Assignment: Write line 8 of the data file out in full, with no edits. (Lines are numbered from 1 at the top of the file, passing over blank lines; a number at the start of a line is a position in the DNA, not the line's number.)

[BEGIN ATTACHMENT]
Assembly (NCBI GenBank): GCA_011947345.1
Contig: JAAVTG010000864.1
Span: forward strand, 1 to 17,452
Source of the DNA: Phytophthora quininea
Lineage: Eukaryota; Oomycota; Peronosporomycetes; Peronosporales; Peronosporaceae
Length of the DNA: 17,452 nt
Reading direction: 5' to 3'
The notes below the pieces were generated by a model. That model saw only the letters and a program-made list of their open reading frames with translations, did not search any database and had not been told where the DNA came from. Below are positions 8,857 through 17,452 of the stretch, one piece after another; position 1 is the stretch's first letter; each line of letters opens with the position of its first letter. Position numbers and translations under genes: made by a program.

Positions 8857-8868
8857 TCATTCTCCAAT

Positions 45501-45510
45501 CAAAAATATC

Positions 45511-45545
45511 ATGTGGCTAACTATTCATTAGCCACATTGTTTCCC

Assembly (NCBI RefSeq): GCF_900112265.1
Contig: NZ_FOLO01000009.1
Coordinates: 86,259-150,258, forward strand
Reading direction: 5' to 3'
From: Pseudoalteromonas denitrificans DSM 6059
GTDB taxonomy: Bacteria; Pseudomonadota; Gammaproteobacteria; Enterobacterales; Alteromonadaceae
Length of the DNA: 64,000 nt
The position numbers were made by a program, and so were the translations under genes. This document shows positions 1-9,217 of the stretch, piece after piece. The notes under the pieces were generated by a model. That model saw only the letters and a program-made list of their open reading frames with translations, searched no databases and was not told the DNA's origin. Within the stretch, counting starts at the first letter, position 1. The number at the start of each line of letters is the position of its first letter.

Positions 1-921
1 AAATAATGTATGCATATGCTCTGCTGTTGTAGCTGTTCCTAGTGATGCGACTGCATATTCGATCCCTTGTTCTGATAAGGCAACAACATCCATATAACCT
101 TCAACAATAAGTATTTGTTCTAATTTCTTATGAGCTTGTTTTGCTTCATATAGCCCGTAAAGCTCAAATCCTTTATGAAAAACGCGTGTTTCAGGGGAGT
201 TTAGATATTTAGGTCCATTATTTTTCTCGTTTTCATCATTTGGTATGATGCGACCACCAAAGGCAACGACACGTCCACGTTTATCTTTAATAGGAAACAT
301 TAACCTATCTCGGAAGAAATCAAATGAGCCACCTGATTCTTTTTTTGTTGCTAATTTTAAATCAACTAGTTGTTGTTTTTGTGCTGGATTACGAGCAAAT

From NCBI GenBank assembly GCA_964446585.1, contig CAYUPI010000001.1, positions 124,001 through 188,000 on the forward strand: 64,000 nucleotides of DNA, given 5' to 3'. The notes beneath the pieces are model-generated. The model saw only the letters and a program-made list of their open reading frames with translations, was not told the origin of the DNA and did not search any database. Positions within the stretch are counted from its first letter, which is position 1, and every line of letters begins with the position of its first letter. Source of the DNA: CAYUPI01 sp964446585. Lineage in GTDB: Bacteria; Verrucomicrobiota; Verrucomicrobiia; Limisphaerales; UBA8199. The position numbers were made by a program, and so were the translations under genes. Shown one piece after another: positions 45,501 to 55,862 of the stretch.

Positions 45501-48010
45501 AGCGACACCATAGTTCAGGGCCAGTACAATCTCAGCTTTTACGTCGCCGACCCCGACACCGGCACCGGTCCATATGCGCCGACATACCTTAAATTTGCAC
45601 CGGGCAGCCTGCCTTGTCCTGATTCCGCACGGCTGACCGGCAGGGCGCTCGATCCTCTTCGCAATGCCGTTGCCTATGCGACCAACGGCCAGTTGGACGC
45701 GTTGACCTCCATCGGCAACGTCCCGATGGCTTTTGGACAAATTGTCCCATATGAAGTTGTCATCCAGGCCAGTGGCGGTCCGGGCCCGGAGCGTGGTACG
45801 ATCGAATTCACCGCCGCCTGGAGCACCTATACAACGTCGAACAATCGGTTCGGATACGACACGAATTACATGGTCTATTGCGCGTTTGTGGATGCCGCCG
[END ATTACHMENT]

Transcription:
The notes below the pieces were generated by a model. That model saw only the letters and a program-made list of their open reading frames with translations, did not search any database and had not been told where the DNA came from. Below are positions 8,857 through 17,452 of the stretch, one piece after another; position 1 is the stretch's first letter; each line of letters opens with the position of its first letter. Position numbers and translations under genes: made by a program.